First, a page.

In 2007, the American economy was shaken to its core. Trillions of dollars in wealth disappeared. Once vibrant communities became victims of foreclosure and neighborhood blight. Businesses folded and many Americans lost their jobs as a direct consequence of the financial crisis.
Minority communities throughout the nation were especially impacted, with neighborhoods like the African-American suburb of Prince George’s County losing half of all newly built homes to foreclosure. Nationally, the wealth of African-American families dropped a staggering 53 percent. Without question, a large part of that decline was a direct consequence of predatory lending practices by the financial services industry, targeted at communities of color, and the absence of a strong, independent federal regulator with the ability to stop it.
Yet, rather than support those efforts, Congressional Republicans are determined to hamper the success of the CFPB by attacking Director Cordray and trying to convince the Trump administration to remove him from his position. Their attacks are without cause.
Throughout his nearly four-year tenure, Director Cordray has amassed an impressive record of protecting consumers. For minority borrowers, the common targets of financial predation, the impact of his leadership has been especially significant. Under Director Cordray, the CFPB has brought nearly a dozen enforcement actions against financial service providers that overcharged or restricted access for minority borrowers. This led to nearly $30 million in civil monetary penalties and over $400 million in restitution for approximately 1.4 million affected minority consumers.
Despite the millions of minorities who have benefitted directly from the CFPB’s efforts, Republicans are feigning concern for racial minorities as a justification for the removal of Director Cordray. The CFPB, like many federal agencies, has dealt with allegations of racial discrimination. However, Director Cordray has proven his commitment towards eliminating any patterns of discrimination and instituting effective strategies to combat practices that may have disparate effects on employees of color.
When an internal report designed to evaluate the CFPB’s Performance Management Rating system revealed disparate treatment for certain categories of employees several years ago, Director Cordray directed changes to the CFPB’s performance rating system and proactively compensated all past and current employees who may have potentially been harmed. He also empowered a joint labor-management working group within the CFPB to monitor the performance rating system, identify any disparities and their causes, and recommend changes.
We applaud Director Cordray’s recognition that racial discrimination has no place in the federal government. We encourage Congressional Republicans and the incoming administration to adopt that same zero-tolerance policy when considering all candidates for federal office.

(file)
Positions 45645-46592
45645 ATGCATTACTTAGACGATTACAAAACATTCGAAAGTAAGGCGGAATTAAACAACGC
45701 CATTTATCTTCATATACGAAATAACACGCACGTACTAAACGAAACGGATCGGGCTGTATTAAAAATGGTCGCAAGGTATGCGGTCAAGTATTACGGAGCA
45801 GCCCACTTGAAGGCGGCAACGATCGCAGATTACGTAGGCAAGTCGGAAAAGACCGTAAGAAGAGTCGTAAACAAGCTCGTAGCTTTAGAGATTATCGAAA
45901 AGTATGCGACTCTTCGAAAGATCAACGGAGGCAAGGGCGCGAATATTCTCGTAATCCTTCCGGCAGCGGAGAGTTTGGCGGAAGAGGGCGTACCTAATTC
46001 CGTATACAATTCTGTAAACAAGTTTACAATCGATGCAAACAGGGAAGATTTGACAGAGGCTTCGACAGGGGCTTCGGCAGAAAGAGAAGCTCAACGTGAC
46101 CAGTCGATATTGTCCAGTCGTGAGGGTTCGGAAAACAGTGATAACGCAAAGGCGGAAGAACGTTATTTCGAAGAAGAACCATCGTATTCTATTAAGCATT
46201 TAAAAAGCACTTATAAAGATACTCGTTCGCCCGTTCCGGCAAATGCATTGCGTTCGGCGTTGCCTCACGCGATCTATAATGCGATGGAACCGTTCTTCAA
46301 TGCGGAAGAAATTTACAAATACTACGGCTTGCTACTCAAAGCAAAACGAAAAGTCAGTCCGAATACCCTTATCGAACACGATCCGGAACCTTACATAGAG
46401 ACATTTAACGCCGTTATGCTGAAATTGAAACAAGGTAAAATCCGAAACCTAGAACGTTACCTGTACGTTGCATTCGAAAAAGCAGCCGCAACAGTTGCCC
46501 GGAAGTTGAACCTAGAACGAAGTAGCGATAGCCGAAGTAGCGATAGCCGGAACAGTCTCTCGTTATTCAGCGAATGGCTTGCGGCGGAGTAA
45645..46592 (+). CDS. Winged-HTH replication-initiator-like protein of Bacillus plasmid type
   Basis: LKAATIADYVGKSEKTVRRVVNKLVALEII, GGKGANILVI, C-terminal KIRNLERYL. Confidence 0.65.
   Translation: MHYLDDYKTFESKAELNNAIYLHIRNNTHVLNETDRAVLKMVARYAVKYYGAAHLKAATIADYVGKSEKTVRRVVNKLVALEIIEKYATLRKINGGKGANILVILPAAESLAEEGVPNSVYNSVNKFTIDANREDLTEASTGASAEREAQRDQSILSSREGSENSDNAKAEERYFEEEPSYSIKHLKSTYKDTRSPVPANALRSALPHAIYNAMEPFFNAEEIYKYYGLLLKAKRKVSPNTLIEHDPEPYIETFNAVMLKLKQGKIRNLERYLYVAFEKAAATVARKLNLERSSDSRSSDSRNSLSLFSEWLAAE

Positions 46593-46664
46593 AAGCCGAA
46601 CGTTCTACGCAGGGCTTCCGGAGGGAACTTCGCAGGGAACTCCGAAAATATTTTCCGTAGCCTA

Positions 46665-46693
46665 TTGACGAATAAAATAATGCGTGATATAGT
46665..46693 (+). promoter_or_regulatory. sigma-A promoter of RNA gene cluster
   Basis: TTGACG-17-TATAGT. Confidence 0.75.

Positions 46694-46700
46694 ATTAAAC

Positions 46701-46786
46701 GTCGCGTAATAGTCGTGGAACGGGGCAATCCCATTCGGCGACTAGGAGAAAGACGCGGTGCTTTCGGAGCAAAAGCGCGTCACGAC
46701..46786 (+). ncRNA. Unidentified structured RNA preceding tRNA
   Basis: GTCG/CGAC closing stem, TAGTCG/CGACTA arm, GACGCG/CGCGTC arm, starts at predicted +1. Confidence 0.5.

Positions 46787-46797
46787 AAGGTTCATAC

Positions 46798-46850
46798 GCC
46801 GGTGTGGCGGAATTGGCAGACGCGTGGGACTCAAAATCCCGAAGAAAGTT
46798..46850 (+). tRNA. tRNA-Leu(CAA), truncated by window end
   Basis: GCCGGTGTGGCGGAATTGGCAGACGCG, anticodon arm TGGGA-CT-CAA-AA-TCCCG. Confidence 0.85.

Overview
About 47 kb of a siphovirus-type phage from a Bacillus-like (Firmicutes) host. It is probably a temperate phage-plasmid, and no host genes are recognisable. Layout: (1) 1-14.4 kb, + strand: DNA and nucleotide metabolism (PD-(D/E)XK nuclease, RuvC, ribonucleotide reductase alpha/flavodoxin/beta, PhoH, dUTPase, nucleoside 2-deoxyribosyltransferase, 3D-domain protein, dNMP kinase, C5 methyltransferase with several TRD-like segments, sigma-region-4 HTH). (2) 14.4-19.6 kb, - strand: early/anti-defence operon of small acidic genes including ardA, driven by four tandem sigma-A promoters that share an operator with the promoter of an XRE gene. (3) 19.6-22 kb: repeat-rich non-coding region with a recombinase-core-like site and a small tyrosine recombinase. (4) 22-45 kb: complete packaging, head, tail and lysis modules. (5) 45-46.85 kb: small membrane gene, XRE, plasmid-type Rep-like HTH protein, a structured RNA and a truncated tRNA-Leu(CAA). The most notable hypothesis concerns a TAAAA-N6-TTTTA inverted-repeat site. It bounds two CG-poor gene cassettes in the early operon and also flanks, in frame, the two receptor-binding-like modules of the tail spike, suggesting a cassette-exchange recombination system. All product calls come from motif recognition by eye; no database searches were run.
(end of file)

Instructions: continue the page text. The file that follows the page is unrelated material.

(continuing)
Communities of color and, indeed, all consumers in America, will continue to benefit from having Director Cordray remain in his position and implement the mandates imposed upon him by Congress as the Director of the CFPB. Director Cordray has our unyielding support as the leader of America’s most important consumer protection agency.
The Congressional Black Caucus is an organization representing the black members of the United States Congress. This op-ed was endorsed by the following caucus members: Representative Maxine Waters, ranking member of the House Committee on Financial Services, Representative Cedric Richmond, chairman of the Congressional Black Caucus, Representative Alma Adams, Representative Karen BassKaren BassBlack Dems tell Trump: ‘We have a lot to lose’ A guide to the committees: House House Dems: Force Flynn to testify before Foreign Affairs panel MORE, Representative Joyce BeattyJoyce BeattyA guide to the committees: House CBC to Trump: Keep Richard Cordray, ensure the protection of American consumers Lobbying World MORE, Representative Anthony Brown, Representative G. K. Butterfield, Representative André Carson, Representative Yvette Clarke Representative William Lacy Clay, Jr., Representative Emanuel Cleaver, Representative Jim Clyburn, Representative John Conyers, Jr., Representative Elijah Cummings, Representative Danny K. Davis, Representative Val Demings, Representative Keith Ellison, Representative Dwight Evans, Representative Marcia FudgeMarcia FudgeIf Democrats want to take back the White House start now A guide to the committees: House Dems claim unity, but are still in search of a message MORE, Representative Al GreenAl GreenDem claims, without evidence, that some Trump dossier allegations are true Softer Trump storms the Capitol Second Dem to boycott Trump speech to Congress MORE, Representative Sheila Jackson LeeSheila Jackson-LeeWeek ahead: Congress itching for answers on WikiLeaks, Trump wiretapping claims Amash misses vote, ending perfect attendance streak Overnight Cybersecurity: Assange mocks CIA over hacked files | Comey briefs lawmakers | Senate panel approves Trump intel chief MORE, Representative Hakeem Jeffries, Representative Eddie Bernice Johnson, Representative Hank Johnson, Representative Brenda Lawrence, Representative Al Lawson, Representative Barbara Lee, Representative John Lewis, Representative Gregory Meeks, Representative Gwen MooreGwen MooreBlack Dems tell Trump: ‘We have a lot to lose’ Dem rep to introduce bill to block use of federal funds for Trump's border wall A guide to the committees: House MORE, Representative Donald Payne, Jr., Delegate Stacey Plaskett, Representative Bobby Rush, Representative Robert “Bobby” Scott, Representative Terri SewellTerri SewellA guide to the committees: House CBC to Trump: Keep Richard Cordray, ensure the protection of American consumers WHIP LIST: More than 60 Dems boycotting Trump's inauguration MORE, Representative Bennie Thompson, Representative Bonnie Watson Coleman, and Representative Frederica WilsonFrederica WilsonA guide to the committees: House CBC to Trump: Keep Richard Cordray, ensure the protection of American consumers On Africa, will isolationist Trump fight an internationalist Congress? MORE.